Fantasy Football University: Beginner’s Guide

Are you new to Fantasy Football? Don't worry because Scout Fantasy Sports teaches you the ins and outs of the game and how to participate in a league!

What is Fantasy Football?

Fantasy Football is a game that allows YOU to be the owner, general manager and coach of a team featuring NFL players! Owners earn points based on the statistical performances of their players in actual NFL games. For example, if you have Marcus Mariota on your team and he throws a touchdown pass, you earn points.

In order to decide which NFL players are on your team, you participate in either a draft or an auction. Production on the field earns owners their fantasy points. Each week, you go head-to-head against another team in your league, and the team with the most points wins the game. At the end of the season, the teams atop the standings play against each other in the playoffs to determine a champion!

League Types

Redraft – This is the most common type of league. Every year, you draft a new team.

Keeper – Each owner keeps a certain number of players from his or her previous year’s roster. Let’s say that your league agreed to allow three keepers per team. Prior to your league’s draft, each owner selects three players from their team to hold onto for the upcoming season. Players not designated as keepers become eligible to be drafted by any team.

Dynasty – Instead of keeping just a few players for the upcoming season, you keep your entire team. In a Dynasty league, younger players have more value because they have the potential to play many more years than veteran players.

League Format

Head-to-Head – Two owners play against each other every week. The team with the highest score gets the victory. If there are eight teams in your league, then by Week 15, you will have played every team in your league twice. At the end of the fantasy regular season, the teams with the best records advance to the playoffs.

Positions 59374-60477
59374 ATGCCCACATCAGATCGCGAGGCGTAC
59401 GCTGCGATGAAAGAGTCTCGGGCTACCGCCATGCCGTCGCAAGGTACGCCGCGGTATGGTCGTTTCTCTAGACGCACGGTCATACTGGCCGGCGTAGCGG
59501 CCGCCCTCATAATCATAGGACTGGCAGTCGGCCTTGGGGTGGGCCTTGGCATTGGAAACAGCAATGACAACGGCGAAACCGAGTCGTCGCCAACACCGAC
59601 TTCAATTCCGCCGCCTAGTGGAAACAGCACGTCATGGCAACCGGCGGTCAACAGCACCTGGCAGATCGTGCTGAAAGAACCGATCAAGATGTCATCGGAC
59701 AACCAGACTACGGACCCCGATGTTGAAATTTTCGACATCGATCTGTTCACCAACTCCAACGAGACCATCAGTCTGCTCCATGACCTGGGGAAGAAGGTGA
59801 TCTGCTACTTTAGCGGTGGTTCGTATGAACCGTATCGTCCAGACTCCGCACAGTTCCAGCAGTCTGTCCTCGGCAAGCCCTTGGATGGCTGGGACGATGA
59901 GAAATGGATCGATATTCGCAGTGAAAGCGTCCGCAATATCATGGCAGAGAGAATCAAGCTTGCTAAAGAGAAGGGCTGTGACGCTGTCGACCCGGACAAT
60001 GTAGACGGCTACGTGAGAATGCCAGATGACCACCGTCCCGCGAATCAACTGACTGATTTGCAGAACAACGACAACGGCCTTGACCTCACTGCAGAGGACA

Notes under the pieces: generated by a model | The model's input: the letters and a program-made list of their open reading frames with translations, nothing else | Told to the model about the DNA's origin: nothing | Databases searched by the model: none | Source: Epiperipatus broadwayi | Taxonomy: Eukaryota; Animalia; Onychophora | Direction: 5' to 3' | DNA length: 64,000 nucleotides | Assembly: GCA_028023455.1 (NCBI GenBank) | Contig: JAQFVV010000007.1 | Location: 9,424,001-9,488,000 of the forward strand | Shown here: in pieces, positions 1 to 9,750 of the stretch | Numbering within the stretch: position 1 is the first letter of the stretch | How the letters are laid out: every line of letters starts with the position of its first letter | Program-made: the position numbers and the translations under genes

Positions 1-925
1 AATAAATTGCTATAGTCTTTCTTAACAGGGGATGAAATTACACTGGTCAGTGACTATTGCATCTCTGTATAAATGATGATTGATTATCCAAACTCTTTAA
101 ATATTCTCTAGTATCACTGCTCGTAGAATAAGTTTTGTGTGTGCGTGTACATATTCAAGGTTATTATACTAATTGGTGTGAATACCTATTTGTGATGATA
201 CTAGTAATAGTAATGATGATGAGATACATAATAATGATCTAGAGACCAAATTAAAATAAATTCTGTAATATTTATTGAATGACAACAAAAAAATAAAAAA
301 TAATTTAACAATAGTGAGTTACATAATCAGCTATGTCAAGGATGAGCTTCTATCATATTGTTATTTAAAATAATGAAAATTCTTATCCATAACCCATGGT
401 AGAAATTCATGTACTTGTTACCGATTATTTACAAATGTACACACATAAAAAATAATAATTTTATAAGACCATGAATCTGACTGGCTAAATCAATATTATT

Rotisserie (roto) – Leagues determine a set of statistical categories their teams will use as a scoring system. For example, touchdown passes. If there are 10 teams in a league, the team that leads the league in touchdown passes would score 10 points. The team with the second-most touchdown passes would score 9 points and so on. Every statistical category produces a number of points which are then added up to produce a total score. The team with the most points at the end of the season is the champion. This scoring system is very rarely used in Fantasy Football.

Points only – Instead of playing a different team every week, your squad’s overall point total is all that matters. The team with the most points at the end of the season is the champion. This scoring system is almost never used in Fantasy Football.

Draft Format

Standard (snake or serpentine) – There are multiple rounds in each draft. A drafting order is pre-determined or randomly selected and then each team takes turns picking players for his or her roster. If there are 10 owners in your league, the team picking last in the first round would have the first pick in the second round (1 to 10, 10 to 1, 1 to 10, etc).

Auction – Instead of drafting in a set order, each team starts with the same amount of “money” to bid on players. Owners take turns announcing a player to be auctioned. Any owner can bid at any time as long as they have enough money to pay the winning bid.

Scoring Variations

Standard

25 passing yards: 1 point
Passing touchdown: 4 points
10 rushing or receiving yards: 1 point
Rushing or receiving touchdown: 6 points
Interception or lost fumble: -2 points
Extra point: 1 point
0-39-yard field goal: 3 points
40-49-yard field goal: 4 points
50-plus-yard field goal: 5 points

Point per reception (PPR) – One reception earns one point. These leagues make receivers, tight ends and pass-catching running backs much more valuable.

Bonus points – Many leagues add a certain number of bonus points for milestones reached. For example, if your quarterback throws for more than 300 yards, he gets an extra 3 points. This further rewards and incentivizes what should be considered a “good” game.